The Memory Goes First
Friday, April 25, 1996
I knew someday it would happen: my memory finally giving up and checking out a megabyte at a time. I think today was the beginning of the end.
On Sunday morning, I woke up late — about 6am — having forgotten to set my alarm on Saturday night. In my rush to get to work, I left the condo in a hurry, forgot my several sets of keys and locked myself out. Fortunately, I carry a spare Jeep key in my wallet and the garage door opener got me back inside to retrieve the keys.
On the way in, I forgot to stop at a convenience store for Marlboros, though I've cut down and still am trying to quit. (Yeah, sure, sure...) Once at work, I forgot the keypad number for the entire complex's alarm system and set it off. After seven years, one would think I'd have it all down pat. That situation handled with the security service, state police and fire departments, I also forgot I had some mid-morning landscape design appointments and was cutting it very close by the time I made the first meeting.
I spent the late morning helping customers at the Garden Center, with no real forgetfullness problems. But after leaving for the afternoon's three meetings, I remembered that I'd forgotten the clipboard in the office; I'd walked out without the Customer Data Sheets and other vital information in their file jackets. I had to go back.
For a nice take out treat, I got broiled 10oz crab cakes, seafood bisque, onion rings, salad and stuffed potato skins for Mom, Dad and myself from the local Joe's Cafe & Seafood Grill. I was stopping by my folk's home for dinner, but I forgot to take the dinners along when I closed up and left work, and had to go back for them. At this point I was thinking of checking into a home for the soon-to-be braindead.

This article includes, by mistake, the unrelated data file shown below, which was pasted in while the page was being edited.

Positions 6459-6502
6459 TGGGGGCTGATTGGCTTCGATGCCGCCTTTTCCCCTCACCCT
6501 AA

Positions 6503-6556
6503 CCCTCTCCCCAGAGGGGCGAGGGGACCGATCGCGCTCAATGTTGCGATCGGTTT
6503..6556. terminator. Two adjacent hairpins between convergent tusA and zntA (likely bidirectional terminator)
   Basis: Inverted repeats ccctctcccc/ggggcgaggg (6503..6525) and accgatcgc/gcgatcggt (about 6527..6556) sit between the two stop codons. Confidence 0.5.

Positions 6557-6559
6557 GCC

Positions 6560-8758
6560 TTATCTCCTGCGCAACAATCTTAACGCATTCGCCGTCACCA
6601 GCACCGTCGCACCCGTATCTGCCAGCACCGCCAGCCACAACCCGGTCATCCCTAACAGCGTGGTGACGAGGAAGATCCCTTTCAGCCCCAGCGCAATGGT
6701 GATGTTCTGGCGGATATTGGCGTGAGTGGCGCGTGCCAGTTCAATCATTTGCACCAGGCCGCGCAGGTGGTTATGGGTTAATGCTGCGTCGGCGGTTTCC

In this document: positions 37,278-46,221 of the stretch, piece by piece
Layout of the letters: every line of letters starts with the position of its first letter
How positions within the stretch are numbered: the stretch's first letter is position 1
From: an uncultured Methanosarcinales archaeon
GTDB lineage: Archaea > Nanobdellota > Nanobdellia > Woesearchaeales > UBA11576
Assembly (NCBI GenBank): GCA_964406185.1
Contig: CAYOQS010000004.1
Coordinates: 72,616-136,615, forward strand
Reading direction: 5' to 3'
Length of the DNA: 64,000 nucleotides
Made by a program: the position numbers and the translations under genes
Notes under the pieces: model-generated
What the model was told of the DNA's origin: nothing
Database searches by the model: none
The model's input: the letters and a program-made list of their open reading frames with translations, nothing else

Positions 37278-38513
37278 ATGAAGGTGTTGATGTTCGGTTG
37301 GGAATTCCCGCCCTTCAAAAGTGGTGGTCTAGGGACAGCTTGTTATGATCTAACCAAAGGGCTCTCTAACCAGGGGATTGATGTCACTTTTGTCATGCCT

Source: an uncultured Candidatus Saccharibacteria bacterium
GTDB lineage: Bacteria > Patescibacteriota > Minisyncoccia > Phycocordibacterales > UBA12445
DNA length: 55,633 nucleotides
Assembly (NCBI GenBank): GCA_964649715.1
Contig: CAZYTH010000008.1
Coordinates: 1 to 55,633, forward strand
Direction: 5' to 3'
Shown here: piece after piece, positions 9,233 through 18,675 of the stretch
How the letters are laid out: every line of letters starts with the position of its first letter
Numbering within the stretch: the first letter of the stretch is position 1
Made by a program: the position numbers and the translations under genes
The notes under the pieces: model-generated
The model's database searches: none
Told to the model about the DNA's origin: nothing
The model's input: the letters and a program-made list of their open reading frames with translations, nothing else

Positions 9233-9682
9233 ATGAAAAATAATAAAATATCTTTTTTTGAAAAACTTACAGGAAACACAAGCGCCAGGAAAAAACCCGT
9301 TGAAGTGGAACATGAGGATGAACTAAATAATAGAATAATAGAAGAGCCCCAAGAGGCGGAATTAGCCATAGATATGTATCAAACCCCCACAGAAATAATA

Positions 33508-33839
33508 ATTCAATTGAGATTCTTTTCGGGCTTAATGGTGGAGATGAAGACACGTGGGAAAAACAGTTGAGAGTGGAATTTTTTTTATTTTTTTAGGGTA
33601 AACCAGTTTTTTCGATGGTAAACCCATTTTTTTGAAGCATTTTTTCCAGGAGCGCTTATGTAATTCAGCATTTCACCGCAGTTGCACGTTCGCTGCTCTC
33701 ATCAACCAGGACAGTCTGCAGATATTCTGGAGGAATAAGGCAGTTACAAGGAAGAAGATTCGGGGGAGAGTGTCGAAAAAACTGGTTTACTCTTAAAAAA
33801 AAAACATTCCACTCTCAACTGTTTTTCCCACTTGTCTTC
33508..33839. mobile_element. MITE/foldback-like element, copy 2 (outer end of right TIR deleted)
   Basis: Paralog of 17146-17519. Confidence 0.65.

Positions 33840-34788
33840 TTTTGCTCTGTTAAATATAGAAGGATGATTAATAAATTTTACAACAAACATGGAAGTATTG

Just after I'd gotten home, I remembered that yes, I'd forgotten the catfood: my two cats were waiting by the door. Back to the store. Usually, I work on some landscape estimates on spreadsheets in MS-Office97 Excel v7, but decided to bag it and get some sleep, also hoping that my forgetfullness would abate. After getting comfy, I remembered that I didn't brush my teeth. Enough already: sleep is needed badly here and now.
Monday 4am came too quickly. I felt awful; aches and stiffness in joints, fever, sweats and chills; everything that indicates the flu. When I do on-site visits at people's homes, I'm often invited inside and subjected to whatever ills they or their kids have. No more. I politely wait for them to come outside now and deliberately avoid the closed home environment of germs. Being sick sucks.
My 'Puters Went Next.
I thought it was solved: after spending 4 day and 3 nights reloading and reconfiguring my Office Pentium 586/200mhz-96RAM — and being fortunate to have Jeff and Pete donate some time, hardware and software — and after enjoying almost two weeks of fast, smooth computing and surfing, the unit had five fatal errors today and crashed. I used ScanDisk and Defrag to clean up all the lost chains and clusters. It's ego is repaired and working again.
But the Home Pentium 586/166mhz-64RAM is still sick. It's been sick for a few weeks: Word v7.0 in Office97 won't cooperate in opening any files and rewards my efforts with an illegal operation notice. ScanDisk, Defrag, Disk Doctor and Speed Disk all are negated by write to disk syndrome; although absolutely nothing is running. I just love these little Win95 quirks.
Since I do a lot of work on the home unit, I may also have to start over and reformat the hard drive, thereby spending countless hours reloading and reconfiguring and something, something...
I installed Netscape Communicator PR3 on both the office and home units. Illegal Operation errors popped-up all over the place. There must be a corrupted file in their program; what the hell else could cause that on two Pentium computers? It couldn't be my Win95 O/S on the two units. So I de-installed quickly and everything returned to normal. Too bad; I'd heard that it was a slick program. I'll have to try another 12mgb file download and see if it's corrupted too.
The Dark Ages.
Before the current Garden Centers and Nursery in today's Horticultural Industry, there were cavemen and women tending primordial forests; now we're here. The point is that the industry I've joined is still in the 18th century. Although I researched it well before joining the business, I didn't know that it was this bad: there are still small places making change from 1950s cigar boxes. Great people, but very backward business sophistication, except in the top 8% of the larger companies and 5% of the smaller units. With all the hardware and software in my operation, I'm definitely over wired in comparison.